5 street artists to discover in Tel Aviv

Impossible to miss the street-art scene in Tel Aviv! The white city owes its attraction to its urban life – coffee places open 24/7, terraces always crowded, majestic buildings standing next to old houses dating back from 1930 – and the paintings, murals, poems on the walls that are captivating the bystanders are an integral part of it.  

Most of Tel-Aviv’s street-art is taking place around the south of the city, from Bialik Street. The street artists devote themselves to their activities in the back alleys and the abandoned places as well as the main arteries, creating a huge open-air art gallery where the dialogue with the curious people can start.


Here are five names to remember:

From designs illustrating Israeli society facets to the giant mural on the Dolphinarium, going through the Band-Aids painting all over the city, Dede (or Dede Band-aid) does not go unnoticed in Tel Aviv. If he got to street-art when he was still in the army, to express his opinion about military service, he takes today his inspiration from the daily talks between the Israeli people. To the question “Why the Band-Aid?” he replies that it’s “a way of expressing and healing one’s wounds. The Band-Aid has become a symbol for all kind of difficulties – personal and societal – seeking remedies”.


If, during your stay in Tel Aviv, you stumble upon weird creatures, you can be sure that Klone (or Klone Yourself) is their creator. This artist from Ukraine has started to do graffiti in order to appropriate and make more familiar his new environment, after his immigration with his family when he was 11.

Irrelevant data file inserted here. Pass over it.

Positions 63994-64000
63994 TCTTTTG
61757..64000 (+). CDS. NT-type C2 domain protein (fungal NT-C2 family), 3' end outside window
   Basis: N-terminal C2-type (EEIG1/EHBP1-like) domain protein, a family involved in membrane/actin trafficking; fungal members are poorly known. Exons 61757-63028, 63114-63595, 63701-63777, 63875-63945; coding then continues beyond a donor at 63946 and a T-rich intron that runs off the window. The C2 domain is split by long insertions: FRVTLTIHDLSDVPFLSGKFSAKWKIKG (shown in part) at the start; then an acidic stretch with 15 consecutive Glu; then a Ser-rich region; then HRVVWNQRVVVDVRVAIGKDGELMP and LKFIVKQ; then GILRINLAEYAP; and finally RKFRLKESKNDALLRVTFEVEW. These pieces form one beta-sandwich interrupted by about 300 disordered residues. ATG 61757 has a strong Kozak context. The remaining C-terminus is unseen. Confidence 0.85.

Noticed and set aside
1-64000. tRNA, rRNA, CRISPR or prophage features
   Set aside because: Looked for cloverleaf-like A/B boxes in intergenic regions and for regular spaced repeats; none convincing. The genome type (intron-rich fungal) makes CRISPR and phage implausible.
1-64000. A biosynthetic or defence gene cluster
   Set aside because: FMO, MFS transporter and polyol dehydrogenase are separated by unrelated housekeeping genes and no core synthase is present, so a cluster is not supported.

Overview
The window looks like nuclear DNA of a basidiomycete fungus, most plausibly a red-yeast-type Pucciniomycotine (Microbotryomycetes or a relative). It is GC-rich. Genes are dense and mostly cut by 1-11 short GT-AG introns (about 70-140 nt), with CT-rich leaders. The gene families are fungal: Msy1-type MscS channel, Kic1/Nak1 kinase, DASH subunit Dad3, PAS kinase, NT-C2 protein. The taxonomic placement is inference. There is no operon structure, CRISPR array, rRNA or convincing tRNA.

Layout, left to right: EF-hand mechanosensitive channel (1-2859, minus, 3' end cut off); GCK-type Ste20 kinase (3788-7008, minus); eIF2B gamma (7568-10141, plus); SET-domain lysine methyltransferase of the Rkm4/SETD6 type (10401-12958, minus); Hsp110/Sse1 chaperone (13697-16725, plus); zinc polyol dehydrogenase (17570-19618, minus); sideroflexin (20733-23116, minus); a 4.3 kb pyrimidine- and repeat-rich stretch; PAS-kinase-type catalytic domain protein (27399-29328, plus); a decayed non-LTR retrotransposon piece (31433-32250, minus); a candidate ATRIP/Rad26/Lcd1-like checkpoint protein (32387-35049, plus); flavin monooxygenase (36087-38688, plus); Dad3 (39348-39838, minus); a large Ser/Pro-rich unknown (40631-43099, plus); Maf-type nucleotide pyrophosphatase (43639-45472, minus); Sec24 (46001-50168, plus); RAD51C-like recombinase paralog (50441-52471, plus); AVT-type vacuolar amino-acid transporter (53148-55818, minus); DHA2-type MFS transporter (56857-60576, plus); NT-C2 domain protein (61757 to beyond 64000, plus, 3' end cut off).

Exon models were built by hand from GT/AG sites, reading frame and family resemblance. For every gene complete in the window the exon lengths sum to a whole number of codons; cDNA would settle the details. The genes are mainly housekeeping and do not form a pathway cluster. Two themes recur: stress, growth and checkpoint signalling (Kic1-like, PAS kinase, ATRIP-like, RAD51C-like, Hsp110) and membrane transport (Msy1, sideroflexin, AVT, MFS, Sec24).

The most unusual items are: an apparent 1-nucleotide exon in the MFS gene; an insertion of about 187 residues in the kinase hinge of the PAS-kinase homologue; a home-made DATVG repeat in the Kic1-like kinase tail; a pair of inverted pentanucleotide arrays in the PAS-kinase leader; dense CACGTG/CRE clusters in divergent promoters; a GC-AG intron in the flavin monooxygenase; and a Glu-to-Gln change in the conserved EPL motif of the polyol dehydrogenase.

Adi Sened

Behind the Kufsonim, those little geometrical and colored characters that inhabit Tel-Aviv’s streets, the street artist Adi Sened is hiding. Their creation dates back to 1997, while Adi was still studying architecture. It’s only three years later that he has started to paint with stencils his funny characters, generally in couple, on the walls of the streets to express his thoughts and feelings. Smile guaranteed if you come across them!

Know Hope

If Adam Yekutieli has never studied art, he has yet, since always, created a lot of arty pieces. This 30-year-old Californian guy, in Tel Aviv since the age of 10, is mainly known under the name Know Hope and for his unique character glued all over the city. The figure represents the human vulnerability, and its development allows creating a long-term relationship with the spectator. According to Know Hope, the street gives a second meaning to his pieces created in his studio and the look of the passerby brings a third one.


“I don’t need to present my work in a closed place because I can do it in the street. Street-art is beautiful: when you see a piece of street-art you stop and you think – it changes your daily routine”. These are the words of Foma, young 30-year-old Israeli woman, from Moscow, who embarked on street-art after the end of her fashion studies. Today, her street-art takes two directions: painted self-portraits working as a ‘personal diary’, and black and white pictures of herself where she is wearing a mask, and where words painted in red – “what legs!” “Come for two seconds!” “Why aren’t you smiling?” – express the street harassment that affects daily women. Food for thoughts…

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